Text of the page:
Picture a scenario: A bloke, say Hindu, died and immediately on his decease, his (Muslim) brother claimed the dead brother had secretly converted to being a Muslim. No one knew that except the Muslim brother who of course would be strongly supported by the overeager ulamaks. The Hindu wife could only grieved in helplessness as the remains of her late husband (a Hindu-surprisingly-discovered-to-be-a-Muslim on his death) was taken away for Muslim burial.

But who would have gotten his property according to Malay-Islamic inheritance laws?

It's not for me to advise Muslims to be more discerning on accepting convertees, especially if a convertee has or is about to suffer a broken marriage, but has children.

The sad truth is that not every convertee would necessary be a sincere asset to Islam.


  1. Mahathir's fault for making Syariah Court on par with the Civil Court.

    So you have this situation were there is a deadlock between the two courts, and the previous IGP had the cheek to refuse to execute a Court of Appeals order to find the kidnapped child and return the child to the mother.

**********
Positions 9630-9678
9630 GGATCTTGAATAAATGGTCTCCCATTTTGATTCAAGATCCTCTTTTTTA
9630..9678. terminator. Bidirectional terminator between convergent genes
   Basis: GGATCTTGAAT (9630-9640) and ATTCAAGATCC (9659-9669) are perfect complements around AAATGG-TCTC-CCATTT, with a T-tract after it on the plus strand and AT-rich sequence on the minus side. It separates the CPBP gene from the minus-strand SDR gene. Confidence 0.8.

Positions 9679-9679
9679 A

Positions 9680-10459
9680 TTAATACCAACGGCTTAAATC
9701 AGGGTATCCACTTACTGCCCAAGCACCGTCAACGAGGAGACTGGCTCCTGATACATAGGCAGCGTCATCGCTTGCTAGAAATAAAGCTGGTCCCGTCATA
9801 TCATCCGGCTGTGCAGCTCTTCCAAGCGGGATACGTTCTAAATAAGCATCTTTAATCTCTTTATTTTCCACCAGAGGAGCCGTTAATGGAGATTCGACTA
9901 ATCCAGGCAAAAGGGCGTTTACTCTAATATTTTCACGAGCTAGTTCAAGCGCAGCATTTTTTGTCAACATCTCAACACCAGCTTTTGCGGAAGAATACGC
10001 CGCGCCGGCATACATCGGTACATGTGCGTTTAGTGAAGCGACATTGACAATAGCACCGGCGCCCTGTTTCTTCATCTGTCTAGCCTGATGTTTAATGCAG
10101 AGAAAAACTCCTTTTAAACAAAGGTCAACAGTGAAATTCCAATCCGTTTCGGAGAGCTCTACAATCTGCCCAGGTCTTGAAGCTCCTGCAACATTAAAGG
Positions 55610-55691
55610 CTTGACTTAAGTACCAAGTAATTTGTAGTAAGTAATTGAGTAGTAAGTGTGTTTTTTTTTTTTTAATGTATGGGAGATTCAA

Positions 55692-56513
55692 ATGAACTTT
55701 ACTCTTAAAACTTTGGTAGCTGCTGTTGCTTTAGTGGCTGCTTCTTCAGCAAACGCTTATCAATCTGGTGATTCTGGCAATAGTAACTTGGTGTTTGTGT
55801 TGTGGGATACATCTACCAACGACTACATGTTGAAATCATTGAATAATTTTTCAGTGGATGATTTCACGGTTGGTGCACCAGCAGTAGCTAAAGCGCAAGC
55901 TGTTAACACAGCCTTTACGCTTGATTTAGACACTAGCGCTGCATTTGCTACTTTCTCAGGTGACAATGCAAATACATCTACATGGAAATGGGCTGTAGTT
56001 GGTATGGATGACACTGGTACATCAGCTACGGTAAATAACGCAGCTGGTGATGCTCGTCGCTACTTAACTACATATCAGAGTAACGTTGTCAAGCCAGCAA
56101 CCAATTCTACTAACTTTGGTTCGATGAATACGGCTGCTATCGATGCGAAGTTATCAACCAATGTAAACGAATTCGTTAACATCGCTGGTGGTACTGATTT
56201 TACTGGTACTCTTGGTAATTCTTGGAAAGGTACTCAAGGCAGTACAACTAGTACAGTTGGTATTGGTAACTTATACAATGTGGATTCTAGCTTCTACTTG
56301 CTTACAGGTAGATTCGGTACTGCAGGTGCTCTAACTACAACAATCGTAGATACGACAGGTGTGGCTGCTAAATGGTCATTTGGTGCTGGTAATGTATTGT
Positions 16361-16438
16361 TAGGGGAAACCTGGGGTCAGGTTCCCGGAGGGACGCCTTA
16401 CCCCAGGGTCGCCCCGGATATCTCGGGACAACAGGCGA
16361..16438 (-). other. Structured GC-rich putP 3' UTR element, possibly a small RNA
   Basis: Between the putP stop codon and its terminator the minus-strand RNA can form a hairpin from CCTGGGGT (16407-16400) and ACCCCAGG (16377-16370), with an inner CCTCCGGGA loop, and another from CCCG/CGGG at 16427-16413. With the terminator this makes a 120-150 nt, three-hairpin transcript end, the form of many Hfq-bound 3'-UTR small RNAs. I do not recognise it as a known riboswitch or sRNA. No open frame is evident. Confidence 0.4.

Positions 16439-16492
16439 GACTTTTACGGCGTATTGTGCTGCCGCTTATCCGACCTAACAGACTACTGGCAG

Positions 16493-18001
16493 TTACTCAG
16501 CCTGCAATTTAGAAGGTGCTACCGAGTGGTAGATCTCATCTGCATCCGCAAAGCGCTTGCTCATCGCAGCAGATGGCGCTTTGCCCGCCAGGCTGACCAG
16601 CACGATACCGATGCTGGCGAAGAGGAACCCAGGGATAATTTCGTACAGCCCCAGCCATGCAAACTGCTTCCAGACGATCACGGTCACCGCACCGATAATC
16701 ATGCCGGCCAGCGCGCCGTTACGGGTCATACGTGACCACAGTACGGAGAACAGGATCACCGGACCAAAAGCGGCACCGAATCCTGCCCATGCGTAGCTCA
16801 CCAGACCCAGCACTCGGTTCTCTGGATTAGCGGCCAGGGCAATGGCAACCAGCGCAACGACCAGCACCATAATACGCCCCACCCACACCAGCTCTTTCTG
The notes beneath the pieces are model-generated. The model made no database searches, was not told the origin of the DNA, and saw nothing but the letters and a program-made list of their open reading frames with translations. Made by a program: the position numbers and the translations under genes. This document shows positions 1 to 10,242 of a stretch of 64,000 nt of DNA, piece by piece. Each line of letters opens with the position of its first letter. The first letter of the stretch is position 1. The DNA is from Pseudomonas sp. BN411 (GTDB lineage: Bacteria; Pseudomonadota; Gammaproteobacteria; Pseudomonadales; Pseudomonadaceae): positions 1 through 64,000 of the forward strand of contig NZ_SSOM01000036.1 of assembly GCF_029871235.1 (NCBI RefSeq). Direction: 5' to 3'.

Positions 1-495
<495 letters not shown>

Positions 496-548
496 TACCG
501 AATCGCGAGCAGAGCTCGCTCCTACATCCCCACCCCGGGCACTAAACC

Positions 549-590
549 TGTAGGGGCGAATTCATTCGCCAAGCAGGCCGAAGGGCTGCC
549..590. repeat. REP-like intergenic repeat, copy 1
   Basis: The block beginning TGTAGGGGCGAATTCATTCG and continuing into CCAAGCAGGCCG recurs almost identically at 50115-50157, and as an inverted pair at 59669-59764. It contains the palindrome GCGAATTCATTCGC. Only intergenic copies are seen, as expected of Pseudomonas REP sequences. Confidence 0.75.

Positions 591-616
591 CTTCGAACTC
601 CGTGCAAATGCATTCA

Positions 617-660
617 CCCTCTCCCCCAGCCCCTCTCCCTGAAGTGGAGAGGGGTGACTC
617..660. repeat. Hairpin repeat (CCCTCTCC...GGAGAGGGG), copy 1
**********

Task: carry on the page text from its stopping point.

2. Islam, like Christianity, tends to be a "Taxi Sapu" when it comes to welcoming converts.
    Every convert is treated as a saved soul.
    Ya, some converts do it for one form of personal gain or other.

  3. Khairy did not dare say it. Malaysia signing the UN Declaration of Universal Human Rights not only questions Article 153 of our constitution on the special position of Malays and Orang Asal from East Malaysia but also the freedom of the individual to choose his or her religion. Anyone attaining the age of 18 can choose to embrace or leave.

  4. Ayah ATAU Ibu or Ayah DAN Ibu? Well it is for the court to decide. Well, the court has indeed decided; Re: M. Indira Gandhi's case. Therefore, we all are bound by the aforesaid landmark decision now.